There Ain’t ‘Alf Some Clever Bastards – Part One Hundred

The story behind DNA

Rosalind Franklin (1920 – 1958)

I am a great fan of crime stories from the period between the two World Wars, known as the golden age of detective fiction. Policemen and amateur sleuths had to rely on their wits and their powers of analysis, reason and deduction to solve many a fiendish crime which, at first blush, seemed both impossible to have been committed and to crack. They invariably did, though, usually because the felon left some tell-tale sign that led to their undoing.

Life has moved on and these days the police have a more powerful array of tools at their disposal, at least if you believe the police dramas which are the staple fare of our TV screens, not least DNA testing. If I had even the faintest inkling to commit a crime, the threat of being unmasked by my DNA would be enough to put me off.  Interestingly, the tale of the discovery of DNA is a murky one with elements that would not have been out of place in a good whodunnit.

Rosalind Franklin always wanted to be a scientist, even though her father tried to steer her away from a career path that was nigh-on impossible for women to make much progress in. She was fortunate enough to attend St Paul’s Girls’ School, one of the few schools at the time that taught physics and chemistry to girls, and then graduated from Newnham College, Cambridge.

During the Second World War, Rosalind studied the structure and uses of coal and graphite, publishing several papers and contributing to the development of more effective gas masks. She was awarded a PhD in Physical Chemistry by Cambridge University in 1945.

After the war, Rosalind went to Paris to work under Jacques Mering, from whom she learned about the use of x-ray diffraction techniques to explore and understand the molecular and atomic structures of crystals. Then, in 1951, she made the fateful decision to accept a three-year research scholarship at King’s College, London.

Maurice Wilkins was trying to understand DNA by using X-ray crystallography and so Rosalind was perfectly equipped to contribute to the project. But Wilkins, who was away when Rosalind arrived, assumed that she was hired help rather than be someone who could more than contribute to the project.

Their relationship never recovered from this rocky start.   

Working with a student, Raymond Gosling, Rosalind continued to refine her X-ray images of DNA fibres, using ever finer strands. Wilkins, in somewhat of a huff, spent increasingly more time with his friend, Francis Crick, at the Cavendish Laboratory, where Crick and James Watson were attempting to understand the structure of DNA by using a model-based approach.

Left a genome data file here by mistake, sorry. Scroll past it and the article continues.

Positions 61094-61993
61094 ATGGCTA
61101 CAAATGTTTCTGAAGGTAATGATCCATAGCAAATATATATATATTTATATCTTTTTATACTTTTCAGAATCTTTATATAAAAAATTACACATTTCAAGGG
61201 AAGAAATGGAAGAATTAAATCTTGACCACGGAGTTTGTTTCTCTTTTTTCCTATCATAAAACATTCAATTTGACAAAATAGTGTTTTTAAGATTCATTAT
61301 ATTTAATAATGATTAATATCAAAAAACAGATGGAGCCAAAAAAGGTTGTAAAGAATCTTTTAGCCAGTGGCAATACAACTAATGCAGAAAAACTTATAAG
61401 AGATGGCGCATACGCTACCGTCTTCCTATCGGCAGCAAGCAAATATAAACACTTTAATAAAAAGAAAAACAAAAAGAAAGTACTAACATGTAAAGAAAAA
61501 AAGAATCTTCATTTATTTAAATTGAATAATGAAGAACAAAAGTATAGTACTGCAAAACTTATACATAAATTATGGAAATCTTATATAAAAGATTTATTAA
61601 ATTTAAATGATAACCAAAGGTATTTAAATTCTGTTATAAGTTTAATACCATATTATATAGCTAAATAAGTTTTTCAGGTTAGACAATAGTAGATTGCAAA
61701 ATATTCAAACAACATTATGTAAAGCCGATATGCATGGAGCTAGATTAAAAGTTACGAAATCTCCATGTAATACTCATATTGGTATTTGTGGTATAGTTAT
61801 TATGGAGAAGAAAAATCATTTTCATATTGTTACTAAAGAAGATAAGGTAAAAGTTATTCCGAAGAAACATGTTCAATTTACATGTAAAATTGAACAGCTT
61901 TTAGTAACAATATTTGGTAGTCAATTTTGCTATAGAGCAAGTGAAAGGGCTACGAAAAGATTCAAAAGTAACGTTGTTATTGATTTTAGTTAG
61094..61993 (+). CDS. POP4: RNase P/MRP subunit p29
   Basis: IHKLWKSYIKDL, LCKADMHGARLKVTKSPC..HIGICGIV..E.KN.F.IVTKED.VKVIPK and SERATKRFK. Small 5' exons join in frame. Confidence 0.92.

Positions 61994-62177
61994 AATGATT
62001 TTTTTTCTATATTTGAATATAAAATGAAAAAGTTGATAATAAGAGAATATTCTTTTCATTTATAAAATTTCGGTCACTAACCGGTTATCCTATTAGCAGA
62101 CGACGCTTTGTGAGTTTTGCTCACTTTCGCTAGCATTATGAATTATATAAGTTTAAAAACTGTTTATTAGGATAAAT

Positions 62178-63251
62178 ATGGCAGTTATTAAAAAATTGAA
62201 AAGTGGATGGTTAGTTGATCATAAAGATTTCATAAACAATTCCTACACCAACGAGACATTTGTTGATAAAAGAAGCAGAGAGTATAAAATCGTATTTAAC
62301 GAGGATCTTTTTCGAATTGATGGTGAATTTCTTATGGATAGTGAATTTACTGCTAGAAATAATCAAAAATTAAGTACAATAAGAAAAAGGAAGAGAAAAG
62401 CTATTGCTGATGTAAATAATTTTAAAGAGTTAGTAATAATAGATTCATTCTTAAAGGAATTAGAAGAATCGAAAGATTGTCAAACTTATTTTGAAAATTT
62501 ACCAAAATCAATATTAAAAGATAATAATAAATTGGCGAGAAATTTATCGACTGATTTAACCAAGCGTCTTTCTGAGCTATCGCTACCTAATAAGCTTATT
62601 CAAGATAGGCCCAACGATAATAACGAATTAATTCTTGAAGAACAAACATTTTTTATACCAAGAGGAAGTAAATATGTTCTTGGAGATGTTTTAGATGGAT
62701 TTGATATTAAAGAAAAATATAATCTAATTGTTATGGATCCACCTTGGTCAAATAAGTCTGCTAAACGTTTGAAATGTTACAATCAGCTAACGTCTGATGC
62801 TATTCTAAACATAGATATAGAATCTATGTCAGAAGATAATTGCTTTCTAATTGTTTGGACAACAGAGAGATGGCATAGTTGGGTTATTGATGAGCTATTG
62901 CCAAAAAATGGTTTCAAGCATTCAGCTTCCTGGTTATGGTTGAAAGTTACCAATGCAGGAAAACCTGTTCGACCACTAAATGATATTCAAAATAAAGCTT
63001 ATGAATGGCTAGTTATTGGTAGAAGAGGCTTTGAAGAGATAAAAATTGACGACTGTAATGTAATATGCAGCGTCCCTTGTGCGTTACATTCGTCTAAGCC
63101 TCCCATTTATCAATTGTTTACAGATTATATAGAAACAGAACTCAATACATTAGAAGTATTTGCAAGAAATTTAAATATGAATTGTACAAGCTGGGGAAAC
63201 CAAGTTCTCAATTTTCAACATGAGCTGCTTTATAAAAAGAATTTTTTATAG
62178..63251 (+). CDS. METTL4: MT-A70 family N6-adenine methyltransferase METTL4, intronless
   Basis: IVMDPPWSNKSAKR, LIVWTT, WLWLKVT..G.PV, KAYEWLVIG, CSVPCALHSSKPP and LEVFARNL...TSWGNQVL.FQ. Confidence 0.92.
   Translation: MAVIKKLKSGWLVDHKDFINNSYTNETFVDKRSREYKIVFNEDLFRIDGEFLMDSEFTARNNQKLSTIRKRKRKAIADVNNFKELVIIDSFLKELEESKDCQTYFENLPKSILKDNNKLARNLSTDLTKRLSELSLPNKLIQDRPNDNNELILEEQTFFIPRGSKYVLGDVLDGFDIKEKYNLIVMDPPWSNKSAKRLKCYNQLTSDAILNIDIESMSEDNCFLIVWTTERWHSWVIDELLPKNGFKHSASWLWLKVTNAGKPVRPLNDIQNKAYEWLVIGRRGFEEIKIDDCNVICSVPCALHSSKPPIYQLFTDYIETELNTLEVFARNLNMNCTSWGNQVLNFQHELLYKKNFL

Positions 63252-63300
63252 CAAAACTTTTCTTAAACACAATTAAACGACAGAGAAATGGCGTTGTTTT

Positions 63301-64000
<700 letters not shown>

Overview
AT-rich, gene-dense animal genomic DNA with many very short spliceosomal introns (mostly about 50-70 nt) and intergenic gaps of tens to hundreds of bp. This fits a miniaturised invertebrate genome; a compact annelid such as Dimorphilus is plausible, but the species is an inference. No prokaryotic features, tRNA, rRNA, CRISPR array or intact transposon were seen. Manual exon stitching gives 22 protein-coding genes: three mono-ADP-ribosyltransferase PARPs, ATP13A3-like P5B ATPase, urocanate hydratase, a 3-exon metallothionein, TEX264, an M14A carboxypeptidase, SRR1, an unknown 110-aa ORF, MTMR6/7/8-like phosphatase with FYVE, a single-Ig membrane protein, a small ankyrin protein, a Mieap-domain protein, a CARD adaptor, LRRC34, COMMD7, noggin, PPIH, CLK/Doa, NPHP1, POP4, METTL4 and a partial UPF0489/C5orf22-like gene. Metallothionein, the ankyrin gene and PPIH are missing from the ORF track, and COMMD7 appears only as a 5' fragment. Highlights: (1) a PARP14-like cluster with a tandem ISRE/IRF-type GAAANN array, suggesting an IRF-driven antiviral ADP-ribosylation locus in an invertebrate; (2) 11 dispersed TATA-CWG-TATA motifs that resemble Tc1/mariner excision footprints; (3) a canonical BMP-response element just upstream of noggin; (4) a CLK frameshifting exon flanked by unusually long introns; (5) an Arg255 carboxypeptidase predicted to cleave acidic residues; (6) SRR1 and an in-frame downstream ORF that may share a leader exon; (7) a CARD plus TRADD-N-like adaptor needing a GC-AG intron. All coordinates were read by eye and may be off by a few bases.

Around this time Rosalind made a dramatic discovery when looking at what later became known as Photo 51. The DNA in the image had a distinct helical structure with two strands attached at the middle. She gave details of her findings in a lecture but no one seemed to pay any notice.

However, at a conference, at which Crick and Watson rolled out their theories about the structure of DNA, Rosalind challenged them, pointing out that she was working with empirical data not highfalutin ideas. This open criticism of his friends worsened relationships between Wilkins and the woman he now called the Dark Lady. Sensibly, Rosalind decided to move on and took a position at Birkbeck College in 1953.

But during the move, Wilkins came into possession of the famous Photo 51, certainly without Rosalind’s permission, and showed it to Crick and Watson. It was an earth-shattering moment. Here was the missing piece of information, which Crick and Watson needed to complete their accurate model and proof positive that DNA’s helical structure had two strands attached in the middle by phosphate bases.

The duo rushed to print, publishing an article on the structure of DNA in a 1953 edition of the scientific journal, Nature. Ironically, the same edition carried articles by Wilkins and Franklin on the X-ray data they had compiled about DNA but it gave the impression that their contribution was supplementary to rather than one that had informed Crick and Watson’s discovery.

Rosalind continued her researches at Birkbeck, now turning her attention to the structure of tobacco mosaic virus before succumbing to cancer, which she may well have contracted through her work with X-rays.

In 1962, Crick, Watson, and Wilkins were awarded the Nobel Prize in Physiology or Medicine. There was no mention of Rosalind and it is only recently that her contribution to the understanding of DNA has been acknowledged. The Nobel Prize, of course, cannot be awarded posthumously.

Did Crick steal the photograph? Perhaps we should run a DNA test.    

If you enjoyed this, look out for Martin Fone’s new book, The Fickle Finger, which will be published in April 2020. For details follow this link

In the meantime, to get your fix of unfortunate inventors, try Fifty Clever Bastards by Martin Fone, details of which are here


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